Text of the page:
You don’t need software to budget or invest, but it can sure help. We’ve tried, tested, and considered all sorts of apps for budgeting and personal finance. We want to provide you with our recommendations for the best in class options for all types of needs.
Best free budget apps
Mint is really by itself when it comes to automating finances. It has alerts and spending limits that make it effective at a limited sort of budgeting. It has portfolio and net worth tracking that make it a fair tool for goals and long-term perspective.
- Ads for financial products from third parties
- Weak long term planning tools
- Easy to do nothing
- No options for envelope or zero-based budgeting
Personal Capital is best for accomplished savers looking at retirement and long term financial planning. The tools for projection and reporting are powerful. There’s a lot to like for portfolio management, including the free price tag.
- Ads for investing services
- Limited to no budgeting support
Best for getting out of debt
A great choice for new folks in budgeting. The documentation, resources, and support are top notch. There’s a high reward available for those who are comfortable with YNAB and engaged with this budget style.
- High maintenance.
Best for budgeting with a partner
If you’re running a household budget and tracking spends with a partner, or if you’re single and want some accountability Keepify shines. It’s got the features to make budgeting an easier task.
It’ll handle envelope system or alerts and automation styles. It’s a newcomer to the fray, but there’s an option now for free onboarding with a real person.
- Lacks long term planning tools
- Weak documentation
- Still newer
We’re going to do in-depth reviews each month throughout 2020. Check back to see more!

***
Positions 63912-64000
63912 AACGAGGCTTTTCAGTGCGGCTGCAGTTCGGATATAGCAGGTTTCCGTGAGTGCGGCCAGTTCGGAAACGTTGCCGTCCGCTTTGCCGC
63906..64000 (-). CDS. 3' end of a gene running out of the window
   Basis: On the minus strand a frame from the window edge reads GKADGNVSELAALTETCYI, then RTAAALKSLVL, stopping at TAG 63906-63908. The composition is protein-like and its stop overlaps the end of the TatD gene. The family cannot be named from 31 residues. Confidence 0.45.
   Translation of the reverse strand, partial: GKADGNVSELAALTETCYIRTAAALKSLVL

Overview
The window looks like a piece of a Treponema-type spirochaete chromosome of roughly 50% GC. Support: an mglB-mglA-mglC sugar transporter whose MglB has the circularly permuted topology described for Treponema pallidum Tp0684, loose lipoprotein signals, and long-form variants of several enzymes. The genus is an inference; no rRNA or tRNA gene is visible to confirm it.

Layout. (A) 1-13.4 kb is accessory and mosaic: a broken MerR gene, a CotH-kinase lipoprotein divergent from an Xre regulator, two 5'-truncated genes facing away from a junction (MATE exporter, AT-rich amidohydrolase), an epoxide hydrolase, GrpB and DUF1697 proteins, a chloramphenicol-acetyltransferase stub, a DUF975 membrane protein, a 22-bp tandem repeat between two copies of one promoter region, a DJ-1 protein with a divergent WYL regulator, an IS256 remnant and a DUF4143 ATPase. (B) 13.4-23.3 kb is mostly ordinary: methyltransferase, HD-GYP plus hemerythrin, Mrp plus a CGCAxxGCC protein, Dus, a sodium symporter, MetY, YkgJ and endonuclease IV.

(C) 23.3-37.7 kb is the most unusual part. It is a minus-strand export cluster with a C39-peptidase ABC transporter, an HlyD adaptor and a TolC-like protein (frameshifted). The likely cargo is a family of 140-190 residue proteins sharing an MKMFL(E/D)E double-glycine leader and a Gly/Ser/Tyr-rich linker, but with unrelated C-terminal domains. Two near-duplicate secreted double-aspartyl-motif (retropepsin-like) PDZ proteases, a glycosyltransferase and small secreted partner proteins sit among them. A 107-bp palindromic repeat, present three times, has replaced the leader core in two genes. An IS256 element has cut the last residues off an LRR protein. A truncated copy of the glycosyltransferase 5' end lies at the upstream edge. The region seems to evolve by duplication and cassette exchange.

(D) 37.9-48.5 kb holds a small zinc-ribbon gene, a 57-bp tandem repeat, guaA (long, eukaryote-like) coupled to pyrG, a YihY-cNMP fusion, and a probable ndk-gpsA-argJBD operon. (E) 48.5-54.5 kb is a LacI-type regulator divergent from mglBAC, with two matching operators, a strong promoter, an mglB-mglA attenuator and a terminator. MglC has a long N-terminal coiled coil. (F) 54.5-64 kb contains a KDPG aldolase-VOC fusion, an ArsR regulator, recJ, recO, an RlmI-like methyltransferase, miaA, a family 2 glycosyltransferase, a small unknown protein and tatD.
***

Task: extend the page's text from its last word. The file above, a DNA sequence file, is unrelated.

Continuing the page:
Best for tracking complex finances
It has the most features for double entry, invoicing, and complex tax issues.
Best for investing help
Budget app FAQ
- Is it worth paying for budgeting software?
If your goal is to save more via budgeting than you spend on the software, to get out of debt, to save time spent budgeting another way, to coordinate better with a partner, or to learn a better way to budget then we believe it can often be worth spending money to use software to budget.
That said, when I first considered cycling to work I didn’t buy a nice bike. I used the old cheap mountain bike I had in the garage from before college. It made the trip enough times (and had enough mechanical issues) to prove I was serious about doing it. I think that’s a great approach. We’re here to help if you have questions about budget whether you’re using free Google Sheets budget templates or our specialized software designed for shared budgets.
- How much should I spend on housing?
The general rule of thumb is that you should feel OK to allocate 25-30% of your budget for housing. That said, this choice represents such a big chunk of the budget that it also dominates the conversation around places in the budget you can save money. Many lenders will offer worse terms or no loan at all as your housing payments approach 35% of your total budget.
There are more thoughtful approaches to this question that take more variables into account as well.
- How do I calculate a budget?
There are online tools to get started with that in one place. We have a post that can help you get started as well as templates. If you want to try the Keepify app, we’ll even help you get your first budget setup and humming personally.
- What is a 50/30/20 budget?
A simple way to split your money between savings, needs, and wants.
See our post that explains it.
- What’s the best free tool?
The best free budgeting tool still depends a bit on your goals. It might be Mint or it might be paper and pencil or it might be Google Sheets budget templates.
It really depends on your goals and how much effort you’re willing to put towards managing your money. Getting started somehow is the best choice of all.
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